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  • A Guaranteed Investment Certificate (also known as a GIC or a Term Deposit) is a secure way to invest your savings as the interest rate is fixed for the term of the GIC.
  • The term is the length of time that the funds will be invested. Generally, the longer the term of the GIC, the higher the interest rate.
  • The interest rate is set on the date you make the investment and will not change for the duration of the term of the GIC therefore your return is guaranteed.
  • A Caisse Financial Group GIC is also guaranteed without limit, principal and interest, by the Deposit Guarantee Corporation of Manitoba.
  • Regular GIC: used for regular investment purposes. The interest earned is taxable as per Canada Revenue Agency regulations.
  • RRSP GIC or RRIF GIC: used for retirement savings purposes. The income earned is not taxable so long as it stays in the RRSP or the RRIF. Withdrawals will be taxed in the year of the withdrawal.
  • TFSA GIC: used to invest for any purpose. The interest earned will not be taxed.
  • U.S. GIC: used to earn interest on your U.S. funds.
  • Non-Redeemable: the funds cannot be withdrawn until the end of the term of the GIC.
  • Redeemable: the funds can be withdrawn whenever you choose, however, depending on the GIC product, there may be an interest penalty.
  • Convertible: during the term of the GIC, the funds can be transferred to another GIC according to the conditions of the product.
  • Anyone can invest in a GIC however youth may require a parent or guardian to be joint on the account.
  • The return on a GIC is paid in the form of interest.
  • The interest rate varies according to the term of the GIC. Generally, the longer the term, the higher the interest rate.
  • You can increase your return by laddering different GIC terms. For example, you can divide your investment between a short term GIC (less than one year), a medium term GIC (1-2 years) and long term GIC (3 years or more). This would give you a higher overall return as longer terms typically offer higher interest rates.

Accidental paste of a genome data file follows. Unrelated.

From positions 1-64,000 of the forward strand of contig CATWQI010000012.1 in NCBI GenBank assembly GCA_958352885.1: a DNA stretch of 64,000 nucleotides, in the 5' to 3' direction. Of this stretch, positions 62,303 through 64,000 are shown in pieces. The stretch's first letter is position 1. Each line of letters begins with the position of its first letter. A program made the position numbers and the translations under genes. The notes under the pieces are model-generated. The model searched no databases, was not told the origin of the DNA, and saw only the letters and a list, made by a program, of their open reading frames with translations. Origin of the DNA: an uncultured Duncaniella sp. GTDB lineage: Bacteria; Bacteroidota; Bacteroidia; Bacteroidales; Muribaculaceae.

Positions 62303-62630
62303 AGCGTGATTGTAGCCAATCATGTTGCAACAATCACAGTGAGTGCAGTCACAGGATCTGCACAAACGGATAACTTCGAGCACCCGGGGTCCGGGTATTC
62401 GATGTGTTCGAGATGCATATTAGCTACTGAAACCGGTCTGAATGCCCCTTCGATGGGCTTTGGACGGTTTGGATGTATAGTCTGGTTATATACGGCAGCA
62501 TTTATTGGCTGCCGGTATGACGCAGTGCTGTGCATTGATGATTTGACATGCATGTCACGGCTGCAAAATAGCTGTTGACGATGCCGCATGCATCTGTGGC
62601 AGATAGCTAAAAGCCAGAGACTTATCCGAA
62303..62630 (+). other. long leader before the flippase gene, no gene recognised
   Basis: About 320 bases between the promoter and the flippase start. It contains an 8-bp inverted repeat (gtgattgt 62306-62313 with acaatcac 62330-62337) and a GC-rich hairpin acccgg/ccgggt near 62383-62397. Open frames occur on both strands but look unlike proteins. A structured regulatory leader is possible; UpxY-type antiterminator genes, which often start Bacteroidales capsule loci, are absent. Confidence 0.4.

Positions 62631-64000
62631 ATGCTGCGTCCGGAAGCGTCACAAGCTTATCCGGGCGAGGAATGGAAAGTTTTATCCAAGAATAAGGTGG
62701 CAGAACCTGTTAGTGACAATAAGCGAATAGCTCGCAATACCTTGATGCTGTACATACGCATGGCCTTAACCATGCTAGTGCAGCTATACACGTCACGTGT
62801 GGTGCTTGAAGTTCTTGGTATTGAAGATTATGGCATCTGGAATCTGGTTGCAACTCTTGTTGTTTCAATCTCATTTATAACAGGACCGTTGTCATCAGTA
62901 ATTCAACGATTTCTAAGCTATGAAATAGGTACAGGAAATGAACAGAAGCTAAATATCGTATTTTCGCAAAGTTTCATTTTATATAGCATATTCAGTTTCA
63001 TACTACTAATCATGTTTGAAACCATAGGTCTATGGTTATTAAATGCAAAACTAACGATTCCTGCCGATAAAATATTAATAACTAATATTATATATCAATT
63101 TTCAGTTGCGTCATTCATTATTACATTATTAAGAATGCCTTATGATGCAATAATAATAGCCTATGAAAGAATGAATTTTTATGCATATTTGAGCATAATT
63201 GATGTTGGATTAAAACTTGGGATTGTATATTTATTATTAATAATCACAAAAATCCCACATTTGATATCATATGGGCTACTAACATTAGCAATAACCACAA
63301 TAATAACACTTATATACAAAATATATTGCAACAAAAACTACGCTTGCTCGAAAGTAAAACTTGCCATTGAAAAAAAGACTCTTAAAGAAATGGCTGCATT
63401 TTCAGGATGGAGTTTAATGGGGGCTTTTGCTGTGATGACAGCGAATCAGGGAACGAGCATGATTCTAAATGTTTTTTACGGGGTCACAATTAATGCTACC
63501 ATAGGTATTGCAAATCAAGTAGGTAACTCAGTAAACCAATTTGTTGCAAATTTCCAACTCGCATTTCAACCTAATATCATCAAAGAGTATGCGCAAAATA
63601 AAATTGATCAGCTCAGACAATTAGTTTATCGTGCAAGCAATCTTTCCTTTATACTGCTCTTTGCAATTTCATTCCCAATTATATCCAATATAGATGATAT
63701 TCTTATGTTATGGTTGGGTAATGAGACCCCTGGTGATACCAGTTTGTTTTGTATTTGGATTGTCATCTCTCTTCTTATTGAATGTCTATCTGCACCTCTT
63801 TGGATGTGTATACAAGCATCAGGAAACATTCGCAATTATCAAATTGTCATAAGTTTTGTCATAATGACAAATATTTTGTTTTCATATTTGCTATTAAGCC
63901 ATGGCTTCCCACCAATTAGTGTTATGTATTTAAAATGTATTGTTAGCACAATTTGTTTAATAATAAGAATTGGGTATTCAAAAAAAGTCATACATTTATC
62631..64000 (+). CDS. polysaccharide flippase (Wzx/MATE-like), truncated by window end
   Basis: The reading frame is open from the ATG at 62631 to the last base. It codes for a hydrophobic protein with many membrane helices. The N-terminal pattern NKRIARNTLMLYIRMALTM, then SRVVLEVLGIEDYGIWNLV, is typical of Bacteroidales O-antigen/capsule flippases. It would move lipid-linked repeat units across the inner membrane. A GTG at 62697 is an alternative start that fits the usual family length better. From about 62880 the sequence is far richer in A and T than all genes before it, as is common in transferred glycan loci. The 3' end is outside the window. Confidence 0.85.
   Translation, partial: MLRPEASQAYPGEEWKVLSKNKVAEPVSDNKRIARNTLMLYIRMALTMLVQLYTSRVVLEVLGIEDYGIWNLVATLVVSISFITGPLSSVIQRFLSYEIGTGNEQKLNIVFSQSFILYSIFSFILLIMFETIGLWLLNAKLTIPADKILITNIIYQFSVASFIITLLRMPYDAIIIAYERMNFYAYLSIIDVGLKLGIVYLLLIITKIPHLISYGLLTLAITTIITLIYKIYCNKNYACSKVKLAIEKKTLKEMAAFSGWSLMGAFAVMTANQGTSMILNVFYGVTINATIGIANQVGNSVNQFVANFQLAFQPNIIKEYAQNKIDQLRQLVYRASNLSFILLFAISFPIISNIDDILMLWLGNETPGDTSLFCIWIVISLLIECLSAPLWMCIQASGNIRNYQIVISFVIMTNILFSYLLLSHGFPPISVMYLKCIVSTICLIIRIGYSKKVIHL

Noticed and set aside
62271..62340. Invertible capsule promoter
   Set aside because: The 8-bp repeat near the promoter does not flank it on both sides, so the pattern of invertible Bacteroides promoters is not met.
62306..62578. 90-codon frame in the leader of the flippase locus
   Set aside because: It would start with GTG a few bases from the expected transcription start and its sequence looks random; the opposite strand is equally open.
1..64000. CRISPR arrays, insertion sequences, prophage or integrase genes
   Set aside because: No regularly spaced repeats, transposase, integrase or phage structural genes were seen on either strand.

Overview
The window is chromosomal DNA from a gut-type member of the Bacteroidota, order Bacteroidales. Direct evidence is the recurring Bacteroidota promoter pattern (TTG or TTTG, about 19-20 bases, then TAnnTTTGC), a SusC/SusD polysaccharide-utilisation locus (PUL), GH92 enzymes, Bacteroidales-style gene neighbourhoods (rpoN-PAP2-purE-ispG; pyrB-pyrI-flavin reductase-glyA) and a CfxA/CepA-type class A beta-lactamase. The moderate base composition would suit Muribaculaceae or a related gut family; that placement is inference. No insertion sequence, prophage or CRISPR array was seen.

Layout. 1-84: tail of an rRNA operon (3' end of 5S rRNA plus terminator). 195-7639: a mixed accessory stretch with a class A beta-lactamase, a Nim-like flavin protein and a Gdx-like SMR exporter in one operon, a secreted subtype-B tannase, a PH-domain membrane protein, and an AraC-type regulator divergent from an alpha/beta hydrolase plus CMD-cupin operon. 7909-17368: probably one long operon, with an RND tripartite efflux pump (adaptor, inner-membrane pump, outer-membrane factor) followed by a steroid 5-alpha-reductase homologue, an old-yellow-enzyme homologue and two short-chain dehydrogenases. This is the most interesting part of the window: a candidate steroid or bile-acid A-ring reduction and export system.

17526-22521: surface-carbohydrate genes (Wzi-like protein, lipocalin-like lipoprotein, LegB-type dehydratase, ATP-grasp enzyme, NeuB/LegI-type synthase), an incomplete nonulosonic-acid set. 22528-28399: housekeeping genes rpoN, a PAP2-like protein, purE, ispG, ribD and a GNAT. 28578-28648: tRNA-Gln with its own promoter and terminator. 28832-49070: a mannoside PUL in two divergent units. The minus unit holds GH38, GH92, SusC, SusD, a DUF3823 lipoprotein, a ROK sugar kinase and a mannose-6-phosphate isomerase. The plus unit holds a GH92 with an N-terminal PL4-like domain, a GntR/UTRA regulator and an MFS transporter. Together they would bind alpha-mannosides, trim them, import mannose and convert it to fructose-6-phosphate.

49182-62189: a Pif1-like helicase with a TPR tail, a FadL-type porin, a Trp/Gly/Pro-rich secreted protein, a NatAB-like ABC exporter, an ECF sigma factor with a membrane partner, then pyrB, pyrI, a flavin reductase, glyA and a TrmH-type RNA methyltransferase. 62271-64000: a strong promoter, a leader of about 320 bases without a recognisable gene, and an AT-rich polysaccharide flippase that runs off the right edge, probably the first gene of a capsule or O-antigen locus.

• If the GIC term is one year or less, interest is paid at maturity.
  • If the GIC term is longer than one year, interest is paid annually.
  • Interest is ‘compounded’ when you earn interest on your interest.
  • If the interest earned is left in the GIC, the interest rate is applied to the original deposit as well as to the amount of interest earned, therefore you would be earning interest on interest. For example, if the GIC is for a 2-year term, at the end of Year 1, you could choose to add the interest earned to your GIC (compound the interest). If so, interest for Year 2 will be calculated on your original principal and on the interest earned in Year 1 (interest on the interest).
  • Compound interest can make a big difference in the amount of return that you earn over time.

• There are no fees for investing in a GIC.

  • Yes you can use a GIC to invest for your retirement. Investors who prefer the GIC like knowing that their investment is not at risk and the funds will be available when they retire. They also like that there no fees associated with a GIC.
  • A GIC can be held in a RRSP or RRIF for retirement purposes. The interest earned will not be taxed while held in the RRSP or RRIF. Withdrawals will be taxed in the year of the withdrawal.
  • A GIC can be held in a TFSA and the interest earned will not be taxed and neither will the funds when they are withdrawn from the TFSA.
  • It is important to consult with a Financial Services Advisor to review the investment options for your retirement, ensuring that you are accumulating the required amount and minimizing taxes.
  • It is easy to invest in a GIC. You choose the term you want and you deposit the funds in the GIC.
  • There is no maximum amount you can invest in a GIC and you can have as many GICs as you like.
  • At Caisse Financial Group, the minimum investment amount for a GIC is $1,000.
  • Click “Open Account” above and complete the online form or visit any of our branch locations to set up a GIC.